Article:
2 Steps to Eliminate Food Dyes Linked to ADHD

adhd inducing food dyes in bright colored candyDo your kids get hyper after eating candy? It might not be the sugar—but could be the color. Studies have found a link between food dyes and hyperactivity in children.

Some even see a link between food dyes—which trigger the release of histamines, part of the body’s immune system—and allergies, as well as ADHD, which affects 5.2 million American children.

Yet in 2012, an FDA advisory committee determined that the science was too weak to support a ban on artificial food dyes or a warning label on foods that contain them.

Apparently, that’s not the case in Europe, where regulations require such a warning label, forcing European companies to substitute natural colors for dyes.

European candy require labels for food dyes linked to ADHD. Is this food discrimination?

For example, Nestle is phasing out artificial colors from their entire confectionery line in the U.K., but not the U.S. Looks like food discrimination to me, and the only ones losing are our kids.

In the United States, the only way to avoid artificial food dyes is to:

1. Buy USDA certified organic foods, which are guaranteed not to contain synthetic ingredients like food dyes.
2. If organic isn’t option, make sure to read ingredient labels carefully, keeping a watchful eye for Blue 1, Blue 2, Green 3, Red 40, Red 3, Yellow 5, and Yellow 6, especially.

This isn’t just true of candy. Food dyes are in everything, from cereal to lunch meat, so reading labels is super important–especially when you’re trying to keep your kids from bouncing off the walls.

No they’re not organic–yet–but UnReal candy brand does focus on fair trade. Keep an eye out in supermarkets for food dye free UnReal candies like Unreal Chocolate Peanut Butter Cups and Unreal Candy Coated Chocolates.

Yes, we want our kids to stay away from candy, but if they’re going to eat it occasionally, let’s make sure it’s food dye free.

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Comments

  1. Rachel Sarnoff says:

    Sure, thanks for reading!

  2. Artificial food dyes are bad, bad, bad. The FDA held hearings in 2011 and the vote was very close but did result in that more study is needed. The study (Lancet) should not have used both dyes and sodium benzoate as the challenge so it was said that was it the sodium benzoate OR the dyes that triggered the hyperactivity? As parents, we know that both are bad but in the UK, the fact that the study showed that ALL children are affected was enough to require warning labels on food with dyes. Here’s a link to the hearings by the Feingold Association (nonprofit parent group that helps families that avoid dyes, etd.) http://www.feingold.org/enews/04-2011.html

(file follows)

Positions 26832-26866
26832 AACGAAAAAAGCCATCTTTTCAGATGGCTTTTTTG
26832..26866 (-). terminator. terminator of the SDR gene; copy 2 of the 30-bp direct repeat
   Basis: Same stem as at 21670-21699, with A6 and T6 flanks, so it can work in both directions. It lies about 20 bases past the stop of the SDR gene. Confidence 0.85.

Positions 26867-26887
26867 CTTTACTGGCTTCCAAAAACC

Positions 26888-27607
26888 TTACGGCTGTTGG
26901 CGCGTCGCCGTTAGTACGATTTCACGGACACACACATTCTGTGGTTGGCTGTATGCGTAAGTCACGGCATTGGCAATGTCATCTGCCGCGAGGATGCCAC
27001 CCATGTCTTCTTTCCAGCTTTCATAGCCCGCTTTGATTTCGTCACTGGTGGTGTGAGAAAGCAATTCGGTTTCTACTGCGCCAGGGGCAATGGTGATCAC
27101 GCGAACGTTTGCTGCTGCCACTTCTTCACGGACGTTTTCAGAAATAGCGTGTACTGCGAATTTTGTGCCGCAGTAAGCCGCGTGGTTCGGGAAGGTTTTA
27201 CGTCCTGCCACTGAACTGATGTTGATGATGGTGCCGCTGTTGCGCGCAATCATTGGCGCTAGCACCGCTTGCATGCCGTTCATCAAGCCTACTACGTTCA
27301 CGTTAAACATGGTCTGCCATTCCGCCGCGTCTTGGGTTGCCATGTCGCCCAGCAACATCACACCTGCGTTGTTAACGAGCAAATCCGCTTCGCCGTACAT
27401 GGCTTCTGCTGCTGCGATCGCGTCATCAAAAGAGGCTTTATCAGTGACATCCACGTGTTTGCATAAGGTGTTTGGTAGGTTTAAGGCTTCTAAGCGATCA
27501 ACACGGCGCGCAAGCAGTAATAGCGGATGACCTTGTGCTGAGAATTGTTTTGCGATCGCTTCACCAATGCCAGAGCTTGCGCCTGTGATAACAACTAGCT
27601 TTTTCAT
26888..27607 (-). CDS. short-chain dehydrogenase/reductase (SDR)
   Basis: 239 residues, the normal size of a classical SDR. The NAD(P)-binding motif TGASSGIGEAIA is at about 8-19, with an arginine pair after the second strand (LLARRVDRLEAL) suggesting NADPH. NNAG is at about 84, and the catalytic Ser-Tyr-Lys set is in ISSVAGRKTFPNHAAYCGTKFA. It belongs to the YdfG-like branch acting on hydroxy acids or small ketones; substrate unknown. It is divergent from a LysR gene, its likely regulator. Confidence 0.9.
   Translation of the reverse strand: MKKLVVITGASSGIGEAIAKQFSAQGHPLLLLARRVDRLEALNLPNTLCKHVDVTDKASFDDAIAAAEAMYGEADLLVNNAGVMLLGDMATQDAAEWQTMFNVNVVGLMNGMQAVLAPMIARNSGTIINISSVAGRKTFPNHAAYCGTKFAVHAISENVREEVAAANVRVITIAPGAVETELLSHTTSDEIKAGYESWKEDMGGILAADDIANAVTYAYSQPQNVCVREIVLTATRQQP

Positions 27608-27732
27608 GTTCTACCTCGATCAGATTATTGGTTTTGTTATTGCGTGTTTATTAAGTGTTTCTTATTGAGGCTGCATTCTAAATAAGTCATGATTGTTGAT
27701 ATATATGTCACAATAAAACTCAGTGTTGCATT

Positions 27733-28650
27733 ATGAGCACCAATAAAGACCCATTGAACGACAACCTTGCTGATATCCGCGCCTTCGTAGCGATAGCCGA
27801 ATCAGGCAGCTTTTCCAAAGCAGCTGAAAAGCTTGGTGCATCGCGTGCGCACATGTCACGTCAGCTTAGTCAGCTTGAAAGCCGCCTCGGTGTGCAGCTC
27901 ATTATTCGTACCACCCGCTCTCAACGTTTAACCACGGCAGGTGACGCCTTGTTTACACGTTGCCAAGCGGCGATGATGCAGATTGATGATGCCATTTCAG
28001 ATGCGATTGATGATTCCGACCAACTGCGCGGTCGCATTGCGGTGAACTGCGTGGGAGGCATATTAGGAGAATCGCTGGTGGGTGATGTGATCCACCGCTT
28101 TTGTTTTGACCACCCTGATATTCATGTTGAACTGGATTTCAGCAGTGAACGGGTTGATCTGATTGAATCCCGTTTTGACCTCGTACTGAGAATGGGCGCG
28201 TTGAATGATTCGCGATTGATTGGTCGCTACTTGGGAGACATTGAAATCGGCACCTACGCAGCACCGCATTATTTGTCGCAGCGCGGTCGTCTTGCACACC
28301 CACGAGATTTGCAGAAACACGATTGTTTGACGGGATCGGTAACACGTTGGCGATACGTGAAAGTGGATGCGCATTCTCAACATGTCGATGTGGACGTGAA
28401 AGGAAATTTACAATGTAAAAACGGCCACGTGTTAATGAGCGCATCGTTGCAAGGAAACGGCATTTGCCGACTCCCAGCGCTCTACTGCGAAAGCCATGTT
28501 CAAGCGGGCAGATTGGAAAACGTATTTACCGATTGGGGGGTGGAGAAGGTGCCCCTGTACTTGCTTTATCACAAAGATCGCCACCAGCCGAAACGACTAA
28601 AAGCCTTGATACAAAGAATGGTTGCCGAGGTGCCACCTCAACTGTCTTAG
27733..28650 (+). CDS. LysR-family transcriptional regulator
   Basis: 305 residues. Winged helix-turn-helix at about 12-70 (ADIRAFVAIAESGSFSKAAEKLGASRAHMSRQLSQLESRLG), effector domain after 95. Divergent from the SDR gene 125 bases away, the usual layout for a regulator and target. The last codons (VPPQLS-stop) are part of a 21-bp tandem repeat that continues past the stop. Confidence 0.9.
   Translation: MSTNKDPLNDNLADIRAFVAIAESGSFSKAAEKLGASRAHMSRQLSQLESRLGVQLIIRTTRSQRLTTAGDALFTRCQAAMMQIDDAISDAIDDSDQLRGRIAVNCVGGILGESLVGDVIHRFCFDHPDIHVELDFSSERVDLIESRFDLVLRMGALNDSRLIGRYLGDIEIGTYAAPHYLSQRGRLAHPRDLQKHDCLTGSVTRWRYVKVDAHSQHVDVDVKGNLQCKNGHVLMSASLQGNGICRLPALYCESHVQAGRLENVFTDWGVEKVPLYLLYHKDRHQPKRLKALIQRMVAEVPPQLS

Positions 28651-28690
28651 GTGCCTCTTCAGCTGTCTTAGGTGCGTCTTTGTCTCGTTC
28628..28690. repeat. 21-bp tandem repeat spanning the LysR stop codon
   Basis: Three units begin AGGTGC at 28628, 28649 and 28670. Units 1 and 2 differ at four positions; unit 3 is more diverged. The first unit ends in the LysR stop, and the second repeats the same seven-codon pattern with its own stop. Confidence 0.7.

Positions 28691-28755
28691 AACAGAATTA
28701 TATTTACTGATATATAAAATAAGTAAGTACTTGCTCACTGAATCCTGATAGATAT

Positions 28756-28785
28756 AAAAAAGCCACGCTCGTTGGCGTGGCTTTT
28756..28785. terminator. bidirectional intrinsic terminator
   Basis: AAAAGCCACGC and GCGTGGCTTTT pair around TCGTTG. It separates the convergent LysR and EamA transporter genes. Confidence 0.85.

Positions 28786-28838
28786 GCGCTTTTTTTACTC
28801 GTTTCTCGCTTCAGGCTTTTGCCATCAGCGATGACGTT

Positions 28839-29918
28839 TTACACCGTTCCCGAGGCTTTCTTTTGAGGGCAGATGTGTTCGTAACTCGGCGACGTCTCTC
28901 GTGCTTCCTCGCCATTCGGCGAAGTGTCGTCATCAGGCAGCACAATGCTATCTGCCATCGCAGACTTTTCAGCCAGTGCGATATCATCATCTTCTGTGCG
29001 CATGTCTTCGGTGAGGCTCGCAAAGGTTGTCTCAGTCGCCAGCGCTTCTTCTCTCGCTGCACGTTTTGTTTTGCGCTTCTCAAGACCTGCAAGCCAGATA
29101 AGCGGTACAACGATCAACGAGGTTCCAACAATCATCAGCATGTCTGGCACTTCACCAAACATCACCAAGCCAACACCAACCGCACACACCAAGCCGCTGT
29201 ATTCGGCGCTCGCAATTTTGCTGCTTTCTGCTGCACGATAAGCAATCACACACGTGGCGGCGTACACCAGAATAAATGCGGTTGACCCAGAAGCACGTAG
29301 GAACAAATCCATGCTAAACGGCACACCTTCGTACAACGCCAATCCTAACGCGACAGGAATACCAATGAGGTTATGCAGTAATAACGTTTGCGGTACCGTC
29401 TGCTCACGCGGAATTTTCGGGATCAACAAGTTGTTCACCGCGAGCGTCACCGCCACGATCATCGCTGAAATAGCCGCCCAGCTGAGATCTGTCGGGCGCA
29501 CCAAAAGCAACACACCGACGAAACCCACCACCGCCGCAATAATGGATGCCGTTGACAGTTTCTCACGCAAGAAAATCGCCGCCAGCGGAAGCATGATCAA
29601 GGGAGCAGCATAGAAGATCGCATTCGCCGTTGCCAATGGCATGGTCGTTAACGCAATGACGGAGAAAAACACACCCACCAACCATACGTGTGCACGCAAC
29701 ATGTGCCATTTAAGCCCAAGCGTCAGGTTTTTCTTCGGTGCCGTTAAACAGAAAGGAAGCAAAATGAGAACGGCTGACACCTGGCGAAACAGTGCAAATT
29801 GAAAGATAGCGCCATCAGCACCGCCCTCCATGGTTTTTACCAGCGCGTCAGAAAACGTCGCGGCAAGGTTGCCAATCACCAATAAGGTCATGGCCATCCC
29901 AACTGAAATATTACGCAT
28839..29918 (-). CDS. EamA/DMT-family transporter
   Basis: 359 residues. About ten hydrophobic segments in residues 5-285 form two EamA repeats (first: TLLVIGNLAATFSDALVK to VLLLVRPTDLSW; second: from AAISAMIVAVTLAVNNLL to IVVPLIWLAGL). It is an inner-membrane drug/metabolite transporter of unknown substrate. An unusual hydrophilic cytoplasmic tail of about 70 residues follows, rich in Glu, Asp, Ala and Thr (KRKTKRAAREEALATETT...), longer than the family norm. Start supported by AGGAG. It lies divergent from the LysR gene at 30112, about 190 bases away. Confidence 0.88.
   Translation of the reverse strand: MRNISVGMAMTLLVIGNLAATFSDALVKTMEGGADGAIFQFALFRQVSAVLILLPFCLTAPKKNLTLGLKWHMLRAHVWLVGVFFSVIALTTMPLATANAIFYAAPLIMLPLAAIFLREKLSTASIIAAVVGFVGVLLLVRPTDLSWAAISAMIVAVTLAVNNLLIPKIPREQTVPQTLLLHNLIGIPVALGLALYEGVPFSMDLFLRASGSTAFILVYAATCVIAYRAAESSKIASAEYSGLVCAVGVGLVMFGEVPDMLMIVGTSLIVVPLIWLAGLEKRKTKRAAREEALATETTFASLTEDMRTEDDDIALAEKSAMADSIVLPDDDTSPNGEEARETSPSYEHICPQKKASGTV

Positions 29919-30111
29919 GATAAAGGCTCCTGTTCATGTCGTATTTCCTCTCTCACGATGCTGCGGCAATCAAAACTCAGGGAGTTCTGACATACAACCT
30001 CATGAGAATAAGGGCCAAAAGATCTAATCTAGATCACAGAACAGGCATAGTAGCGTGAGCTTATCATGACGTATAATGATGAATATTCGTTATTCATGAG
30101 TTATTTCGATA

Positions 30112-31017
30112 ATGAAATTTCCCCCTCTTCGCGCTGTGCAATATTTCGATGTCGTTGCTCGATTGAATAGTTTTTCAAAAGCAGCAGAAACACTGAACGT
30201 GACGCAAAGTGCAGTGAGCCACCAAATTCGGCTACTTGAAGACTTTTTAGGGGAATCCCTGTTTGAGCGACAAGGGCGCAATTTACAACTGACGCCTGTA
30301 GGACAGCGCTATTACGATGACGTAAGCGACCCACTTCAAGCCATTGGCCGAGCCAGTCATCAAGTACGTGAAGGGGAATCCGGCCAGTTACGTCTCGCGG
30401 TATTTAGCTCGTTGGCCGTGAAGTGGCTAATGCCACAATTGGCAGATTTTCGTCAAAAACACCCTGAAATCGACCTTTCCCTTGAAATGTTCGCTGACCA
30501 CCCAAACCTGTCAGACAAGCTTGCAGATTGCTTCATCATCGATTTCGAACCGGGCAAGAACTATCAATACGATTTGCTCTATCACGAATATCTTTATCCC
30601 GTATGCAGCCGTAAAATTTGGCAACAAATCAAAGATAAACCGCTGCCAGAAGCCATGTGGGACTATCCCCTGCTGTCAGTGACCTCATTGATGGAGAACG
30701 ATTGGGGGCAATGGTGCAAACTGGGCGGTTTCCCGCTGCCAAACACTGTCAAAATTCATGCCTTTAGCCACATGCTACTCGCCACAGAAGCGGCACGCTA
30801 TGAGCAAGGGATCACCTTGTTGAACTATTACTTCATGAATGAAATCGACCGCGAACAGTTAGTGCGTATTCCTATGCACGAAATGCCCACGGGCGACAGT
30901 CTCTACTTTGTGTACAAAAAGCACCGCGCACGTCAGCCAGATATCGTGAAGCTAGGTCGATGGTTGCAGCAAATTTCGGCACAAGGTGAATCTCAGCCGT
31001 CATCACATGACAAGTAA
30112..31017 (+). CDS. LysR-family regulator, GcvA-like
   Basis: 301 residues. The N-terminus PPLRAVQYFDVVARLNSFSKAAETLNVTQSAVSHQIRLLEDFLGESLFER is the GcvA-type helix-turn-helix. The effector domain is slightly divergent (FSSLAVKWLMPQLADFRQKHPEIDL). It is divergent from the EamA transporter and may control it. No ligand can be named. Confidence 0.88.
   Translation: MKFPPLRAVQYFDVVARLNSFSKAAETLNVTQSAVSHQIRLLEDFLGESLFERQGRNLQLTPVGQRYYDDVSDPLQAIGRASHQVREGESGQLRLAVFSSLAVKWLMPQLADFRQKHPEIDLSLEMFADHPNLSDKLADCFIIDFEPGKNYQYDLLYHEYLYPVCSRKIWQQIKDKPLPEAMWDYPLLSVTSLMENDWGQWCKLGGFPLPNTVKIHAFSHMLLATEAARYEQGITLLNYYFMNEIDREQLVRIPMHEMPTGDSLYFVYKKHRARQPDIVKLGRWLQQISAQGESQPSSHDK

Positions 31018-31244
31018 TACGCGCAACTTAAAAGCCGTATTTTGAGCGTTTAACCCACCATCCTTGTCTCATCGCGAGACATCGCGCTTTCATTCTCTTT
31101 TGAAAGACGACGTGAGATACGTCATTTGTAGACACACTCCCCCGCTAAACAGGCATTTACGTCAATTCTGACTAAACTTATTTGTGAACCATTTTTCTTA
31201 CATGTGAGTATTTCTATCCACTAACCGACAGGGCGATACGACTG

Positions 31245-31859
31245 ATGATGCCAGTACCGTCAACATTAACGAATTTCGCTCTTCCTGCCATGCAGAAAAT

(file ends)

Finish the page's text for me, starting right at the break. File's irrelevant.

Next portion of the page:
• Rachel Sarnoff says:

      Really great info. Thanks for sharing, Jen! And thanks for reading. I’ll keep an eye out for your comments 🙂 Rachel

Trackbacks

  1. […] meals, try to reduce their BPA exposure by using more reusable water bottles and less canned foods, avoid food dyes and other artificial ingredients, pack their beach bags with zinc-based sunscreen, […]

  2. […] to do was make her worry even more that she was doing the wrong thing. So I didn’t talk about food dyes and hyperactivity, the studies linking pesticides to cancer or Dr. Alan Greene’s groundbreaking work on […]

  3. […] tongue bright red. My dad didn’t know about potential side effects like hives and seizures, or the links between food dyes and hyperactivity in children. Whenever I had a cough, he dosed me with a teaspoon every few hours until I was so woozy I slept […]

  4. […] that the World Health Organization’s International Agency for Research on Cancer found five synthetic flavor additives “possibly carcinogenic to humans,” and another two were determined to be “known […]

  5. […] their beloved mac ‘n cheese. This means American kids can get their cheesy noodles without artificial food dyes that have been linked to hyperactivity in children. They can eat cheesy noodles just like children in Europe, where mandatory food dye front-of-pack […]

  6. […] healthier for kids. Many egg dyes contain chemicals that aren’t safe for kids— including food dyes linked to ADHD and hyperactivity. But in minutes you can make dyes from frozen fruits and veggies that are already in your freezer. […]

  7. […] meals, try to reduce their BPA exposure by using more reusable water bottles and less canned foods, avoid food dyes and other artificial ingredients, pack their beach bags with zinc-based sunscreen, […]

  8. […] meals, try to reduce their BPA exposure by using more reusable water bottles and less canned foods, avoid food dyes and other artificial ingredients, pack their beach bags with zinc-based sunscreen, […]

  9. […] lashes, thank you Mr. Makeup Artist—I’m still royally pissed about food dyes. The fact is, American kids eat snacks tainted with food dyes linked to hyperactivity, while in Europe—where food dyes are required to be labeled—the same food is manufactured […]

  10. […] simply with 10 ingredients—no artificial flavors, colors or sweeteners, not to mention antibiotics or synthetic hormones—Sneakz Organic healthy chocolate milkshakes […]

  11. […] healthier for kids. Many egg dyes contain chemicals that aren’t safe for kids— including food dyes linked to ADHD and hyperactivity. But in minutes you can make dyes from frozen fruits and veggies that are already in your freezer. […]

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